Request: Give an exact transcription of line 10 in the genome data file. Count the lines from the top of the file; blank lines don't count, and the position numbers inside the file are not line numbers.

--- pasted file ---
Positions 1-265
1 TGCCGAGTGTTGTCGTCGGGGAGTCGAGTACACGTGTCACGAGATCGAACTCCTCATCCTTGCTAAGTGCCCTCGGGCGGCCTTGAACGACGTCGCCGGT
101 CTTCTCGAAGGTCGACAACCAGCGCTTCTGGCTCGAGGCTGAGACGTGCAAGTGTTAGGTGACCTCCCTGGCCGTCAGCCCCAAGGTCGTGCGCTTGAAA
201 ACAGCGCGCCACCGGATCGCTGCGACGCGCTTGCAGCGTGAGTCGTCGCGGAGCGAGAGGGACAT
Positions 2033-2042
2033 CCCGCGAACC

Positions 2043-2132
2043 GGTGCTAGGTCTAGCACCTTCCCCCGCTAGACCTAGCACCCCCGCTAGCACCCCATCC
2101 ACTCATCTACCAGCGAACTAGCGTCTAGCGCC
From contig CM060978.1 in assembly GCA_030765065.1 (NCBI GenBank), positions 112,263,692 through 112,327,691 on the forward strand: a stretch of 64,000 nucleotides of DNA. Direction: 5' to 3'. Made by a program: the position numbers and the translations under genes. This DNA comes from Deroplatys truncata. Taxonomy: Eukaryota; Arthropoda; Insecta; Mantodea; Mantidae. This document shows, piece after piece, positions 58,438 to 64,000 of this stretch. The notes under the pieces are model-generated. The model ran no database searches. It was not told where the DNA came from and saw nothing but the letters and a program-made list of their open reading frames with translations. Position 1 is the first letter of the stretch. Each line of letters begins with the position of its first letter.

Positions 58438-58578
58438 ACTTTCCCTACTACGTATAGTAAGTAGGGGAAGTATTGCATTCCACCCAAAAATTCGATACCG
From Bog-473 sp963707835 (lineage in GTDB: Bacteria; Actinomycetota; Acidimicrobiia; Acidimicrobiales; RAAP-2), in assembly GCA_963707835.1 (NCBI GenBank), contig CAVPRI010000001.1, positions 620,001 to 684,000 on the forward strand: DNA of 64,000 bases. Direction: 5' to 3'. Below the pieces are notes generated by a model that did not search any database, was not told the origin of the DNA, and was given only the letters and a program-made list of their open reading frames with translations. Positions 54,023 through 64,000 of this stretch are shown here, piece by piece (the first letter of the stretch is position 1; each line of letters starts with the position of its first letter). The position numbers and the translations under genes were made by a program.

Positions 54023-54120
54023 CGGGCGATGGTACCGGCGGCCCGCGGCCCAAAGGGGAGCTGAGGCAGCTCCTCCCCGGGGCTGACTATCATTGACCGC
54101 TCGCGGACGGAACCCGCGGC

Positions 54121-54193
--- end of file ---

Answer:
From contig CM060978.1 in assembly GCA_030765065.1 (NCBI GenBank), positions 112,263,692 through 112,327,691 on the forward strand: a stretch of 64,000 nucleotides of DNA. Direction: 5' to 3'. Made by a program: the position numbers and the translations under genes. This DNA comes from Deroplatys truncata. Taxonomy: Eukaryota; Arthropoda; Insecta; Mantodea; Mantidae. This document shows, piece after piece, positions 58,438 to 64,000 of this stretch. The notes under the pieces are model-generated. The model ran no database searches. It was not told where the DNA came from and saw nothing but the letters and a program-made list of their open reading frames with translations. Position 1 is the first letter of the stretch. Each line of letters begins with the position of its first letter.